And here’s a interesting development for those of us who have a daughter whose affinity with artificial lighting is such that she switches every light on every time she enters a room and never, ever switches one off. Regardless of the time of day and the amount of sunlight, I should add. You can buy a little box which tells you how many watts you’re using when you switch anything on. Which will be of most use in respect of guests who believe it’s necessary to put three litres of water in a kettle (3,000 watts) for a 300cc cup of tea.
But on to higher things . . . There was an article in one of our national papers this week, bemoaning the fact the Spanish model is no longer admired around the world. This was a tad confusing since I didn’t think it was likely that many people had admired specious economic growth built on the sand of the phoney construction boom since 2000. And it also struck me the writer couldn’t be very aware of foreign disregard for the things that seriously blemish the Spanish state\culture and which no one seems to have the political will to do anything about. And then I read in El País today that an actress had said, in effect, that Spain’s further development is hamstrung by the ‘anything goes’ attitude so prevalent here. So I’ve changed my views on celebrities making political comments.
One of the inevitable effects of the Eurozone crisis is that Germany is finally moving away from its subordinate role to France. He who pays the piper usually calls the tune, of course, and it was no great surprise to see Germany baulking at giving handouts to Greece. And now it's reported she is hell-bent on getting one of her own as the head of the European Central Bank - traditionally one of the plums snaffled by France, by hook or by crook.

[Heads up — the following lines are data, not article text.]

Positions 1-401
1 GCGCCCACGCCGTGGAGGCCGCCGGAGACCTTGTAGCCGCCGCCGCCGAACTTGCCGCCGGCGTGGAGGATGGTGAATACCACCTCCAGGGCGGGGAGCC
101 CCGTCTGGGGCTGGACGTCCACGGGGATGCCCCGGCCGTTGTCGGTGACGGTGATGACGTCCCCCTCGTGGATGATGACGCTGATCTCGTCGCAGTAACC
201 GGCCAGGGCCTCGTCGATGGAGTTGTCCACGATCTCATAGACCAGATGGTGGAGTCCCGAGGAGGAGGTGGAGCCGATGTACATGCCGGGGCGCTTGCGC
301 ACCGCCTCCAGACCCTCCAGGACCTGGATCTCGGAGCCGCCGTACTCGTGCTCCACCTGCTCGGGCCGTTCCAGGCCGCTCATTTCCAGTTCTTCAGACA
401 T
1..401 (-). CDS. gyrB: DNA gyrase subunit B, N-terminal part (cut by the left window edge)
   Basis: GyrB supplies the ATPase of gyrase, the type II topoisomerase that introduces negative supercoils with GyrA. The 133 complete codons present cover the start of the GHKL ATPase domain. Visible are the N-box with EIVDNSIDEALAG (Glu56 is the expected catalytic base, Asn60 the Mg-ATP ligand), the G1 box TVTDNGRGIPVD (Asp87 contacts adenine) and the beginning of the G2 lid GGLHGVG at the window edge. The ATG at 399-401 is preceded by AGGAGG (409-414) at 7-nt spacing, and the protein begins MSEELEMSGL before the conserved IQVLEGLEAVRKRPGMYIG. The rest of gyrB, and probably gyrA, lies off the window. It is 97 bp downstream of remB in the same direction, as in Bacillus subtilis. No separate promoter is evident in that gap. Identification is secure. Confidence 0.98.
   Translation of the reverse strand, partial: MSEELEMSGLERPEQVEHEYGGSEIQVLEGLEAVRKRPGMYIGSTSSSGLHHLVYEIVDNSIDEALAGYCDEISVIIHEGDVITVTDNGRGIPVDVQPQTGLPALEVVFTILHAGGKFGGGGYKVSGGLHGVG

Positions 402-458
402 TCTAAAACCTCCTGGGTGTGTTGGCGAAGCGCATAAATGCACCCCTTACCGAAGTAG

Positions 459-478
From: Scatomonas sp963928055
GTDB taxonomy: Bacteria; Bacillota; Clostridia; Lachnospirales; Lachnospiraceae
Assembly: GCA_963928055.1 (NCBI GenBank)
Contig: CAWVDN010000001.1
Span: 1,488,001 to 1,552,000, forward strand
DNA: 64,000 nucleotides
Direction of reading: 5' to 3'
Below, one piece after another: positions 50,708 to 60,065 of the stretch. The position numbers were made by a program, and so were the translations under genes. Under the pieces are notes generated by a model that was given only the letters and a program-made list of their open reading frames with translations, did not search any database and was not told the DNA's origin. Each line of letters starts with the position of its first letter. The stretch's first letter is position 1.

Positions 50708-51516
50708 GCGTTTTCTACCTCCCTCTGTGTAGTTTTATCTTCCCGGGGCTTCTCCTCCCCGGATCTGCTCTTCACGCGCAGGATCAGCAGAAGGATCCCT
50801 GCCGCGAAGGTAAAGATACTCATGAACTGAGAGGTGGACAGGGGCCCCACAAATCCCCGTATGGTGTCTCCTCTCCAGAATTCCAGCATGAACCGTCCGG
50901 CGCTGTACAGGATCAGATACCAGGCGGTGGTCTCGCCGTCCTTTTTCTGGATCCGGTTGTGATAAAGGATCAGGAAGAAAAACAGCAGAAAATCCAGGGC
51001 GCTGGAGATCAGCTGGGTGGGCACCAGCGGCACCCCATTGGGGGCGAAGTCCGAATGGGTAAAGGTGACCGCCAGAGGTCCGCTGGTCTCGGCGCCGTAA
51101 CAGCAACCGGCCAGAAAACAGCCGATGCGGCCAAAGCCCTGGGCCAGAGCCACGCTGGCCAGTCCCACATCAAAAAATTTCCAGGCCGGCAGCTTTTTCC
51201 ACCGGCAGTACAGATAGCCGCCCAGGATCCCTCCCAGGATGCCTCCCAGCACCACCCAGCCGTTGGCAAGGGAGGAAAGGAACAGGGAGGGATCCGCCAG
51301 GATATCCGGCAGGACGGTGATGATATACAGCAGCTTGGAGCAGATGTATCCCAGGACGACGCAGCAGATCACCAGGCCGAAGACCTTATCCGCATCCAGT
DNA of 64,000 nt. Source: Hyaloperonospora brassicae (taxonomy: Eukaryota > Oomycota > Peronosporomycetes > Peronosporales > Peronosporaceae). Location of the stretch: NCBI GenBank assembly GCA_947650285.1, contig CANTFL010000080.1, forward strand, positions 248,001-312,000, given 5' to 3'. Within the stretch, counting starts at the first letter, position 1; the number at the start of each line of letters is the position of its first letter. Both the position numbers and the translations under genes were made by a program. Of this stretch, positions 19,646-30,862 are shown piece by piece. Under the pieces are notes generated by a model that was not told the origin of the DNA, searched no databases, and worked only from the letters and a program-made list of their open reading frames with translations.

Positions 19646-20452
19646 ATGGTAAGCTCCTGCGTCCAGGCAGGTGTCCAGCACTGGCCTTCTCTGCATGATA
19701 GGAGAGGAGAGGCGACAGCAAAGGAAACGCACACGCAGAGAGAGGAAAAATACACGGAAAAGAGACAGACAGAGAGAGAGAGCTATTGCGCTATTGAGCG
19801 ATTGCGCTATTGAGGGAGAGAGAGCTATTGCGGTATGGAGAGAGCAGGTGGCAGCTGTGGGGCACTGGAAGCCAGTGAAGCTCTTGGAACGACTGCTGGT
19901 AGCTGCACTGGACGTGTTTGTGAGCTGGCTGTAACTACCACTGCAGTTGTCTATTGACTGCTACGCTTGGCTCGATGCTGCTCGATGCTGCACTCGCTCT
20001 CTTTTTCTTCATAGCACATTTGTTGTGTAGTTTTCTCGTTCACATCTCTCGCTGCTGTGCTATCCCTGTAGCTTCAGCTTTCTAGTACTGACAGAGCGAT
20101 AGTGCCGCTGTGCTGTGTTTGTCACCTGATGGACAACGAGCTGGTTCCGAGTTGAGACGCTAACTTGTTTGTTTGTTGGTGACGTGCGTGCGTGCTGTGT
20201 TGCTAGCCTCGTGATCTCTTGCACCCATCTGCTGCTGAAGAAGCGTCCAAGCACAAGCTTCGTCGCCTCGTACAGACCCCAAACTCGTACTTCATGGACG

Talking of crooks . . . I also read today that the Spanish debt figures regularly defended by President Zapollyanna are false in that they don’t include the debts of the regional governments. Which are said to be twice as much again. Of course, Spain has not been alone in this. Greece has been using the genius of the American banks to obfuscate things. And Mr Brown has long had his off-balance sheet PFI schemes. The Greeks, of course, have a word for it – Lying.
Talking of Americans, a fellow-blogger in Galicia has become a tad irritated at being told be will fail his English oral exam if he doesn’t pronounce things the British way, and not his natural American way. Frankly, the most surprising thing to me about his account was that the university of Santiago has an oral test. But the other thing that fascinated me – since confirmed by Spanish and American friends - is that, specifically, we Brits pronounce the letter R differently, especially at the end of a word. Which I hadn’t picked up during all my years of visiting and even living in the USA.
Finally . . . I wanted to send a message of welcome to new Follower Peggy today. But to do so, I was compelled to become a Follower of my own blog. But at least this means I was spared the agony of a long wait until the total rose from 49 to 50
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